How to treat Threadworms in Chickens

How to treat Threadworms in Chickens

If you’re raising backyard chickens, among the most common problems that you must contend with involve parasitic worms. Your chickens could become infected by parasitic worms for any number of reasons, including transmission from a nearby hen or a dirty coop. Although not as common as roundworms, one parasitic worm that could infect your chickens is the threadworm. In the event that one or more of your chickens becomes infected by threadworms, it’s important that you understand how to effectively treat these worms.

What are threadworms?

A threadworm is a capillary worm that’s as thin as a thread and typically no longer than 0.5 inches. Even though roundworms are more common than threadworms, they both create similar issues in the affected chicken. Threadworms can live in several different areas of a chicken, which include the crop, intestines, and esophagus. If these worms aren’t removed quickly, they can create health problems for any infected chickens.

The problem with Threadworms

Some parasitic worms are more dangerous to a chicken’s health than others. For instance, gapeworms can induce distressed breathing in the affected chicken, which can eventually result in death. On the other hand, cecal worms are relatively harmless and rarely cause diseases in the affected chicken.

As for threadworms, they can be dangerous and deadly if not treated in a timely manner. Because these worms are usually located in the intestines, they have the propensity to rob chickens of their essential vitamins and nutrients. Over time, it’s possible for the affected chicken to die if they lack the right nutrients. If one or more of your chickens has been infected by threadworms, it’s important to seek treatment as soon as possible.

What Are the Symptoms of Poultry Threadworm?

Symptoms can differ depending on how severe the infection is. In many cases, it can be difficult to determine if your chicken is infected by threadworms. Because of the diminutive size of these worms, you may find it difficult to detect them in droppings. In the event that the infection becomes severe enough, some more visible symptoms will begin to occur. As mentioned previously, these symptoms can eventually lead to death, which is why it’s important that you react quickly upon detecting one or more of the following symptoms.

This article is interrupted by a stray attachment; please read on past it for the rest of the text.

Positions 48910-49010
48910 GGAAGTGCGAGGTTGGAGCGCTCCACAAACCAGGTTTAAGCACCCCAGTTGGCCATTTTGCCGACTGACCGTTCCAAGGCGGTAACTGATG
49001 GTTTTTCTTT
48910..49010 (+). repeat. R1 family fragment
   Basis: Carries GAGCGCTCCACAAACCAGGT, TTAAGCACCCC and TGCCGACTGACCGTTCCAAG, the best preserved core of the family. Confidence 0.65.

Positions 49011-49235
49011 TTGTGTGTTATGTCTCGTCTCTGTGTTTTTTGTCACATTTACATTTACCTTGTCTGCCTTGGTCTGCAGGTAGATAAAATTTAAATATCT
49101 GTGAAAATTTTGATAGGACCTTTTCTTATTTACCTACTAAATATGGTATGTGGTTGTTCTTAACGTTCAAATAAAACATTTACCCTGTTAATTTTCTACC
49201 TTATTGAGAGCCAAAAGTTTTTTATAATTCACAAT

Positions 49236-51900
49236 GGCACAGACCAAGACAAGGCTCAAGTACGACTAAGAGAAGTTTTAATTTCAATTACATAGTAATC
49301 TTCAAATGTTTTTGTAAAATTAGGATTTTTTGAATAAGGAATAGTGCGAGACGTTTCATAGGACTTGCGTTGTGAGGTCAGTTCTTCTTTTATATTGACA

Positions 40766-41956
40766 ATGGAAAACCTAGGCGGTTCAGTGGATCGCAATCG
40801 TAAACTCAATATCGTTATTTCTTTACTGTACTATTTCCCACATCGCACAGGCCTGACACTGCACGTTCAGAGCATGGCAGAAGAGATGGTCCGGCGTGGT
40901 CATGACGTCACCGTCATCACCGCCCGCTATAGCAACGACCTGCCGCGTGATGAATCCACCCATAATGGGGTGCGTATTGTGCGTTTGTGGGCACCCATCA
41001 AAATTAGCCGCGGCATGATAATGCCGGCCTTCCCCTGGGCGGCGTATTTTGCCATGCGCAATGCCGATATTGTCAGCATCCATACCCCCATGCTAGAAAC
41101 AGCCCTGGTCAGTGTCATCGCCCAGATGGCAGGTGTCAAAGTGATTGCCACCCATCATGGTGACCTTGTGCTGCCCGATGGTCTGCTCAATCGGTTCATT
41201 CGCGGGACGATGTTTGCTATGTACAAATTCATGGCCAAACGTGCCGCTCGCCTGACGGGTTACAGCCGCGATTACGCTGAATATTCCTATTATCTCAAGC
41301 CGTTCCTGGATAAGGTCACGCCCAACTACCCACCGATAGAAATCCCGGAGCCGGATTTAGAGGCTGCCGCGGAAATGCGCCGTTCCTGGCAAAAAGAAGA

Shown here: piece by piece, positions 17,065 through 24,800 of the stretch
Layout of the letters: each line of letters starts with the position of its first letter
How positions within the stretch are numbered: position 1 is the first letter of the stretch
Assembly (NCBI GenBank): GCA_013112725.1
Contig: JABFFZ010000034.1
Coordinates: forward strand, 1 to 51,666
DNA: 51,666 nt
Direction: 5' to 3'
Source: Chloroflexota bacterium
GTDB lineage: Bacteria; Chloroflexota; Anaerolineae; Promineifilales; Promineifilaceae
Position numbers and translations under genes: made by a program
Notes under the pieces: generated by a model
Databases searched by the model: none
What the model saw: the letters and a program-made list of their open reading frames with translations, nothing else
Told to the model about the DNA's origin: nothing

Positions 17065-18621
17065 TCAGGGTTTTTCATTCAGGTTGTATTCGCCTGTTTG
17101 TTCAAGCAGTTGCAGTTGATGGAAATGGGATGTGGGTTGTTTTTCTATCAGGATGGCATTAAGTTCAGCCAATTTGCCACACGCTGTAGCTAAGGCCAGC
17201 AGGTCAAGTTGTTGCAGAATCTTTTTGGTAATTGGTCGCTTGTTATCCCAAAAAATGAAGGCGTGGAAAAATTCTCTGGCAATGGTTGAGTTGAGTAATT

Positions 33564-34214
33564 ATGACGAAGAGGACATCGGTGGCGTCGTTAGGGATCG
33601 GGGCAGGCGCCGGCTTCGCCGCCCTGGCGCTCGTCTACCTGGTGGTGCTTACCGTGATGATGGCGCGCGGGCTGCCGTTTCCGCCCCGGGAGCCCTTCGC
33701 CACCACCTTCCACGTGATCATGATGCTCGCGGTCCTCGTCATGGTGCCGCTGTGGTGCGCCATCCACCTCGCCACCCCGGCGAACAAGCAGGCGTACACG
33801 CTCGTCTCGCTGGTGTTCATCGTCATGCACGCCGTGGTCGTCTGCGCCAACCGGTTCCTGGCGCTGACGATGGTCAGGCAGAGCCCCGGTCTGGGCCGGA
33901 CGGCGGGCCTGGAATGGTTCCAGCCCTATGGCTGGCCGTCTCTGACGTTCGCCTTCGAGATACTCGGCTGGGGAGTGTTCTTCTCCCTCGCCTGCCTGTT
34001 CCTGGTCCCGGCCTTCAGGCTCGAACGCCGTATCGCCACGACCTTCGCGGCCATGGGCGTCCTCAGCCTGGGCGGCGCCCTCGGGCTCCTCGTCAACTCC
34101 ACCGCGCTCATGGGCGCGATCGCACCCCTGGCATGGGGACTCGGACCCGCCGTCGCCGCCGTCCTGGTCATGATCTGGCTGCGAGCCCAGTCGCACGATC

If the infection is severe, the primary symptoms that your chicken will likely experience include:

  • Diarrhea
  • Depression
  • Weight loss
  • Droopiness
  • Pale combs
  • Death

Most of these symptoms will worsen over time if the threadworms are left untreated. Once the symptoms become more severe, the affected chicken will be more susceptible to developing other infections as well.

Where Do Chickens Get Threadworm From?

It’s possible for chickens to contract threadworms from litter and earthworms, the latter of which is considered to be an intermediate host. The worms have a lengthy lifecycle that begins by feeding on various aspects of the chicken’s body. Eventually, these worms lay eggs that pass through the chicken’s feces and further contaminate the surrounding environment. Keep in mind that a microscope would be needed to identify the presence of these eggs in the chicken’s feces.

At this point, additional infections will likely occur among other chickens in the coop. When other chickens are eating or drinking, they may consume the threadworm eggs. Once these eggs are consumed, they will hatch and live in the small intestines, crop, or esophagus. This cycle will continue until the root problem is treated and any remaining threadworm eggs are removed from the coop.

How to Treat Threadworms in Chickens

If you believe that at least one of your chickens has become infected with threadworms, there are several treatment options at your disposal. For instance, Albendazole is a very common dewormer that’s given to chickens orally. When using this particular treatment, each chicken should be provided with anywhere from 1/4ml to 1/2ml of the solution. The treatment should then be repeated in two weeks. Fecal tests may be necessary to determine if the treatment has been effective.

Another common dewormer is Fenbendazole, which is a liquid dewormer that should be added to your chicken’s drinking water source. You should use this treatment at a standard rate of 3ml for every gallon of water. If you want to prevent infestations from occurring in the first place, it’s highly recommended that you implement a routine deworming program at least four times every year. By combining this program with a healthy diet, chicken parasites like threadworms should be effectively mitigated.

No matter how clean your chicken coop is, there’s always a chance that parasitic worms could infect your chickens. However, properly maintaining your coop and making sure that all of your chickens are healthy should help you reduce parasitic worm infestations. Even though threadworms can be difficult to detect, using the right treatment can help you stop the spread of threadworms before they infect the remainder of the chickens in your coop.

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